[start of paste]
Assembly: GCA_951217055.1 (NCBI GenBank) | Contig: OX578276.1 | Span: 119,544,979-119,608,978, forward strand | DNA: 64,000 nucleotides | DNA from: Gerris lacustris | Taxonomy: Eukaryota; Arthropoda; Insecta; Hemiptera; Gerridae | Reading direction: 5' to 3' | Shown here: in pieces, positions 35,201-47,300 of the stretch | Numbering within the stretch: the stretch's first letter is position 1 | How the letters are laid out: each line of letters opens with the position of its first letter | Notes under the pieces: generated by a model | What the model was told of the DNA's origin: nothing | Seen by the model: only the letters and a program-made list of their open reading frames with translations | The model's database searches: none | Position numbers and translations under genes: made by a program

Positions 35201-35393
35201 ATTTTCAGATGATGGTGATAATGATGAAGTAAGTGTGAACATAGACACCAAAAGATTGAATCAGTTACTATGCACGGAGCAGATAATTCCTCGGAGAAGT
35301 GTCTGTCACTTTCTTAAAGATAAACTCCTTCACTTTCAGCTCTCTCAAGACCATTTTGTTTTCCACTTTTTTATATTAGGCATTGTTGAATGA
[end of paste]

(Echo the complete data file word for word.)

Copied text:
Assembly: GCA_951217055.1 (NCBI GenBank) | Contig: OX578276.1 | Span: 119,544,979-119,608,978, forward strand | DNA: 64,000 nucleotides | DNA from: Gerris lacustris | Taxonomy: Eukaryota; Arthropoda; Insecta; Hemiptera; Gerridae | Reading direction: 5' to 3' | Shown here: in pieces, positions 35,201-47,300 of the stretch | Numbering within the stretch: the stretch's first letter is position 1 | How the letters are laid out: each line of letters opens with the position of its first letter | Notes under the pieces: generated by a model | What the model was told of the DNA's origin: nothing | Seen by the model: only the letters and a program-made list of their open reading frames with translations | The model's database searches: none | Position numbers and translations under genes: made by a program

Positions 35201-35393
35201 ATTTTCAGATGATGGTGATAATGATGAAGTAAGTGTGAACATAGACACCAAAAGATTGAATCAGTTACTATGCACGGAGCAGATAATTCCTCGGAGAAGT
35301 GTCTGTCACTTTCTTAAAGATAAACTCCTTCACTTTCAGCTCTCTCAAGACCATTTTGTTTTCCACTTTTTTATATTAGGCATTGTTGAATGA